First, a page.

Kids Helpline

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Kids Helpline
Kids Help Line Logo.gif
Website http://www.kidshelp.com.au/

Kids Helpline is a free, private and confidential, telephone and online counselling service specifically for young people aged between 5 and 25 in Australia. Counsellors respond to more than 6,000 calls each week[1] about issues ranging from relationship breakdown and bullying to sexual abuse, homelessness, suicidal thoughts, and drug and alcohol usage. The service receives more than one millions calls per year.[2]

Kids Helpline is primarily funded from the revenue-raising activities of BoysTown through its lotteries. BoysTown and Kids Helpline are initiatives of the De La Salle Brothers. Kids Helpline is also supported by their corporate sponsor Optus, state and federal funding, and through individual donations, fundraising events, trusts and funds.

In 2012 it had 4,427 counselling calls from Western Australia children, calls related to bullying rose by 75%.[3]

Counselling methods[edit]

Phone Counselling

24 hours a day, 7 days a week. 55 1800 are FREE OF CHARGE and do not incur any costs from phone carriers (when made within Australia from home or mobile phone services).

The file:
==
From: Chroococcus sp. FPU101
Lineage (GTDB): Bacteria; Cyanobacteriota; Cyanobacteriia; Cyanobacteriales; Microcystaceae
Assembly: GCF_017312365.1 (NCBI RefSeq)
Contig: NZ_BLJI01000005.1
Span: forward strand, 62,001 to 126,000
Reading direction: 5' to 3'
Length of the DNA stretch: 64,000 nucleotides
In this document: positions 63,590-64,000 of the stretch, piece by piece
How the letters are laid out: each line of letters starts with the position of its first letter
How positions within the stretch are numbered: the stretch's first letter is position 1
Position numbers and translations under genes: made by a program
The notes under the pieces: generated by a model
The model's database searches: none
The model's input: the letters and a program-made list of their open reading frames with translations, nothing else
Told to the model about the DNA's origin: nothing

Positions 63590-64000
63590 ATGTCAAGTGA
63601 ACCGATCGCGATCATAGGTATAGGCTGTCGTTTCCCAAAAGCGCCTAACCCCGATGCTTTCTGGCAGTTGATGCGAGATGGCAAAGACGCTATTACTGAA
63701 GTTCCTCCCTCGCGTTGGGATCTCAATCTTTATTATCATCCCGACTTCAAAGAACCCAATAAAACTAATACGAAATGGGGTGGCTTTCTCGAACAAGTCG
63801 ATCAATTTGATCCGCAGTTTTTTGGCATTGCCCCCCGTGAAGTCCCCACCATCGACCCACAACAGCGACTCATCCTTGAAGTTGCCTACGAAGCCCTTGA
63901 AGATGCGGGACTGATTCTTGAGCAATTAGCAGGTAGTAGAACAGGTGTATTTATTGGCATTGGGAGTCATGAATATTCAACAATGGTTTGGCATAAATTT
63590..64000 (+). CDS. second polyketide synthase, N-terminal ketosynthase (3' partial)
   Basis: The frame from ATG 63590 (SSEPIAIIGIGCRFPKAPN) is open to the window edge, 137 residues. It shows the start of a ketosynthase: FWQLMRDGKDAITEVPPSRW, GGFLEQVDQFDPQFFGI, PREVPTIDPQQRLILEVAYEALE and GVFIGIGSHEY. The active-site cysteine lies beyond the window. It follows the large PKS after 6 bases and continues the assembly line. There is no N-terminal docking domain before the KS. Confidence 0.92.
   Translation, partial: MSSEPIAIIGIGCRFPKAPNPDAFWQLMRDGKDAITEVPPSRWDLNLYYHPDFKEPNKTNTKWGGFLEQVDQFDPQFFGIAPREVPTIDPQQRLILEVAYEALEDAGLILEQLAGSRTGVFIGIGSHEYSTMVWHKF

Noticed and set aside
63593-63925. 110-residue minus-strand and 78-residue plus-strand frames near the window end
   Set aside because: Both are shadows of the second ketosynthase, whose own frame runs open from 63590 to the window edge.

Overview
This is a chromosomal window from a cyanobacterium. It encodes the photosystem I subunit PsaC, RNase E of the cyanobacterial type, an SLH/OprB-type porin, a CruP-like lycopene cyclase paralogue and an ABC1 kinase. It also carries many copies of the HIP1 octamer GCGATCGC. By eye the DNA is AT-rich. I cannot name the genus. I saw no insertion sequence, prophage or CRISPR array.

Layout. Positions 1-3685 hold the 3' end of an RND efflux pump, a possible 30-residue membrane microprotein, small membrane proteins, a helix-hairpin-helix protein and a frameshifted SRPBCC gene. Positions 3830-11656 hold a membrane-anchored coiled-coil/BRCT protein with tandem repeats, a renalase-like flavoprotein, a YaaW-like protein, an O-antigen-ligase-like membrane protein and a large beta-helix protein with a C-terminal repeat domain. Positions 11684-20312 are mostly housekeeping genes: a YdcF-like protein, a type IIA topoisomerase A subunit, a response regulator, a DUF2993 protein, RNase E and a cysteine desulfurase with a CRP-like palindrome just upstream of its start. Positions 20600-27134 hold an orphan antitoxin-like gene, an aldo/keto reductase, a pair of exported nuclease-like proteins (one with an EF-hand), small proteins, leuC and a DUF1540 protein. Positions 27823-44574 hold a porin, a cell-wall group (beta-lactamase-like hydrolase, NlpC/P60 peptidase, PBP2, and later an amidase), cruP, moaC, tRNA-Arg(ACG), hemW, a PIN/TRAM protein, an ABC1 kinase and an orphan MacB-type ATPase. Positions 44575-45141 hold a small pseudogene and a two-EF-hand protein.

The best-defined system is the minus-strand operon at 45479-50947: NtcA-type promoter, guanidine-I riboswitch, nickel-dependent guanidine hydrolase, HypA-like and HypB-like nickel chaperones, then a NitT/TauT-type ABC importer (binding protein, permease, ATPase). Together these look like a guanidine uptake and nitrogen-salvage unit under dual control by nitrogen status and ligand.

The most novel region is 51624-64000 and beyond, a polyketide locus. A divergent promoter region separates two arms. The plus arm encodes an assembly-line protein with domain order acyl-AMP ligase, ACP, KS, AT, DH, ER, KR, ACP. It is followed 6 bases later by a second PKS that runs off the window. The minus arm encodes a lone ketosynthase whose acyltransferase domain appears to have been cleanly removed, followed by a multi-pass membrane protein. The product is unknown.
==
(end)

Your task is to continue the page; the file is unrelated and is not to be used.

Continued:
Web Counselling

Available 3pm to 9pm Monday to Friday, 10am to 5pm Saturday & Sunday (Queensland time). The person requesting assistance speaks with a counsellor through an instant messaging service.

Email Counselling

Sometimes an email response can take up to two weeks. It is suggested that those requiring urgent assistance should contact Kids Helpline via 1800 55 1800

Operational principles[edit]

  • callers are provided confidentiality and anonymity
  • callers are treated with respect
  • callers are free to choose the gender of the counsellor to whom they speak
  • callers are able to access the same counsellor if they wish to call back
  • callers are encouraged to give feedback about Kids Helpline and the service they receive
  • callers are referred to professional services if needed

Similar services[edit]

References[edit]

  1. ^ "Kids Helpline - About Us". Retrieved 9 March 2011. 
  2. ^ Baker, Carolyn D.; Michael Emmison, Alan Firth (2005). Calling for Help: Language and Social Interaction in Telephone Helplines. John Benjamins Publishing. p. 135. ISBN 9027253862. Retrieved 14 October 2013. 
  3. ^ Boddy, Natasha (August 13, 2013). "Bullies add to helpline workloads". The West Australian. Retrieved 6 September 2013. 

Further reading[edit]

External links[edit]